One in, one out
As Boris is bounced a new Met commissioner is crowned
There is a lot of talk of ‘resetting’ and ‘clean slates’ in London right now.
Obviously the biggest reboot is happening inside 10 Downing Street, but on Friday London finally got a new Met commissioner, a job which arguably has an even busier and more stressful inbox than the Prime Minister’s.
Whenever you reboot something though there’s always that uncertain moment as you wait for all the systems to kick back in and the lights to come on. And that’s how London feels right now: in limbo.
So in today’s issue we take a look at what Johnson’s exit (and his potential replacement) could mean for the future of TfL, and consider what kind of Commissioner Sir Mark might be and what’s on his to do list for transforming the Met.
As always, our Monday issue is free to read, so if you enjoy it please feel free to share it or post on social media:
New boss, same as the old boss?
A few weeks ago, Transport Secretary Grant Shapps signed off his rather bad tempered letter to Sadiq Khan by saying that his government remained open to giving Transport for London a “longer-term capital settlement,” but that it would first “require a reset of the relationship.”
Well, we certainly got a reset at the end of last week, although it probably wasn’t the one Grant was expecting, especially as we’ve now got (checks watch) forty-eight hours until the current funding settlement runs out.
On Friday, the mayor was accusing the government of “using London as a political football,” although some might argue that there aren’t enough minsters left to field a full side, never mind use the transport system as a ball.
To make matters worse, over the weekend Grant Shapps threw his hat into the ring for the PM job, so he’s now busy building campaign microsites and making stirring video for Facebook. Meanwhile, Sadiq and his team are preparing to cut 20% of bus services and 10% of Tube services. (Interestingly, London doesn’t even get a mention in Shapps’ article for the Telegraph, in which sets out his vision for the UK and his argument for being made PM).
The good news is that, with Johnson gone, a lot of those old City Hall grudges have gone with him. There were decisions made by Boris and his team while he was mayor, as well as plenty of claims made after he left, that have made any discussions about TfL’s future much more difficult that it should have been.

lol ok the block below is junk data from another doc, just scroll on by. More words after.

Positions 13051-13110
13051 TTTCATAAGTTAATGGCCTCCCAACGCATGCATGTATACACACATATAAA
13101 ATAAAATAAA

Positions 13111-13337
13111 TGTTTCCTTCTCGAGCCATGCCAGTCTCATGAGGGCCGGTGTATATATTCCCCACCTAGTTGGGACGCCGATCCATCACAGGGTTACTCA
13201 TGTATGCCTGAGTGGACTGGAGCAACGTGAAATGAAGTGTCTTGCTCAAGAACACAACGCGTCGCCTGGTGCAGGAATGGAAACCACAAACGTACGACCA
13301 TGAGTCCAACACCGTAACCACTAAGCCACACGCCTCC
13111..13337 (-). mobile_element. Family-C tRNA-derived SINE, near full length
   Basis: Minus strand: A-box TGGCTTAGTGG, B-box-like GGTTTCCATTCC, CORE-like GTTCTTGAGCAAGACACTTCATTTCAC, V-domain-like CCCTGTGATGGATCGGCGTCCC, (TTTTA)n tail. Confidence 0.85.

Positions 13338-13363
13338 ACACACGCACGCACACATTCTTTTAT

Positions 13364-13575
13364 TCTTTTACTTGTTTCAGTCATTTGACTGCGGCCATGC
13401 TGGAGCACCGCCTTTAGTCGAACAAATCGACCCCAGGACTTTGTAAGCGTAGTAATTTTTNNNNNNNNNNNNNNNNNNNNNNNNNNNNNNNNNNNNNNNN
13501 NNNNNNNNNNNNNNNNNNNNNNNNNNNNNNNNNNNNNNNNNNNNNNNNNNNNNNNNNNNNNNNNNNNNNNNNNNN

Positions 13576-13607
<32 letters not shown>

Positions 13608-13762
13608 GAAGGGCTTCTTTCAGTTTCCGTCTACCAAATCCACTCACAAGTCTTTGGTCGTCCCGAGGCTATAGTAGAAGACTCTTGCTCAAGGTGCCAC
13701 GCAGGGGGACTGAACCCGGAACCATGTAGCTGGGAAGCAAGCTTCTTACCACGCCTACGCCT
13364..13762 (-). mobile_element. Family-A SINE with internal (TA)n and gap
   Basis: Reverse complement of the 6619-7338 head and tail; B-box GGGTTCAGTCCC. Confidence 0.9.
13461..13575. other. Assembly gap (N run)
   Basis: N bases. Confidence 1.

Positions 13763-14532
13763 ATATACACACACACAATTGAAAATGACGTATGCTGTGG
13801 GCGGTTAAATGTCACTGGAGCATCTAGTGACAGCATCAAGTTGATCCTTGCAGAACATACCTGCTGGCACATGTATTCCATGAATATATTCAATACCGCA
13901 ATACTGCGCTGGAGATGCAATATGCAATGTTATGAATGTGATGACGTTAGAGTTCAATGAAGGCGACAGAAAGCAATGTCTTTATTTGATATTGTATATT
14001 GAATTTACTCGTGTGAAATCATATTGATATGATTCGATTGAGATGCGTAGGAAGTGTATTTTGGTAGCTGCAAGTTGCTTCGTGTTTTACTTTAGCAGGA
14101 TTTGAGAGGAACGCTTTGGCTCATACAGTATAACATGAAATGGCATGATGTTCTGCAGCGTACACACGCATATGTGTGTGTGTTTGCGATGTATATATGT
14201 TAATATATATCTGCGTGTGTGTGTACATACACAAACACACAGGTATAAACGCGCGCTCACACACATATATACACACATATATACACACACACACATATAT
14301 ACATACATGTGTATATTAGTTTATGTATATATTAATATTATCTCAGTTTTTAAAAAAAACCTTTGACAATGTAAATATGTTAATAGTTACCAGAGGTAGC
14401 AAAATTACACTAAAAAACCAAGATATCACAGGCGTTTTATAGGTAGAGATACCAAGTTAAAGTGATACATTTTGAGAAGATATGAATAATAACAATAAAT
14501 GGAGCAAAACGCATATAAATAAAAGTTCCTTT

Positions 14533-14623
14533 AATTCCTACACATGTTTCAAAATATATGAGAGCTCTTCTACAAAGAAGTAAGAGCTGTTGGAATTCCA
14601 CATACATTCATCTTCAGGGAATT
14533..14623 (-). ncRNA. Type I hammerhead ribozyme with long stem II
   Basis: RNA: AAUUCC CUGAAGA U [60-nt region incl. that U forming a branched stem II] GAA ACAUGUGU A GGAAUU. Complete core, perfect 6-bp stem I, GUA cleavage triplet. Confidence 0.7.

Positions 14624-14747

The other positive sign is that our new Chancellor (for now) gets on with the mayor. Nadhim Zahawi cooperated very well with Sadiq during the vaccine rollout, and Khan even called Nadhim “fantastic” in this weekend’s Guardian feature about city mayors.
Don’t expect anything miraculous come the middle of the week though. With Government barely functioning right now, the chances of getting anything beyond yet another short term extension are incredibly slim.
Coming up on Wednesday… 📷
In our subscriber-only midweek issue, photographer Johnathan Hall takes a look at the changing face of Deptford and tries to get to grips with the forces of gentrification and its impact on the community around him.
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Pressing reset on the Met
Up until the end of last week, it looked very much like the Metropolitan Police was also going to remain rudderless until a new PM was found. But it seems the decision was “rushed through” before it could be upended by the chaos engulfing the government. Indeed, the Times reported that officials were so keen to get the Queen to sign on the dotted line that they were loitering around the palace, waiting for her Highness “to have lunch so that she could sign off on it.”
So it came to pass that Sir Mark Rowley accepted the role of Met Commissioner (and the £293,000 salary that goes with it) at the end of what the official press release called “a highly competitive recruitment process” (that’s ‘highly competitive’ between the three people they managed to convince to apply).
For the first time in a long time Priti Patel and Sadiq Khan put on a unified front, with the mayor saying that he “looked forward to supporting Sir Mark Rowley and working closely with the Home Secretary” to restore trust in the Met and make sure they’re able to “get the basics of policing right”:
Meanwhile, the Home Secretary said that, under Sir Mark’s leadership, “the Met will once again get the basics of policing right” and that she was “looking forward to working closely with him in his new role to drive real change in the Met to ensure the force is one that Londoners deserve, have confidence in and can be proud of.”
The lone dissenting voice seemed to be Diane Abbott, who tweeted that she was disappointed by Rowley being brought out of retirement because he’d “spent much of his career in the Met” and there’s “no evidence that he is a reformer.”
Who is Sir Mark Rowley?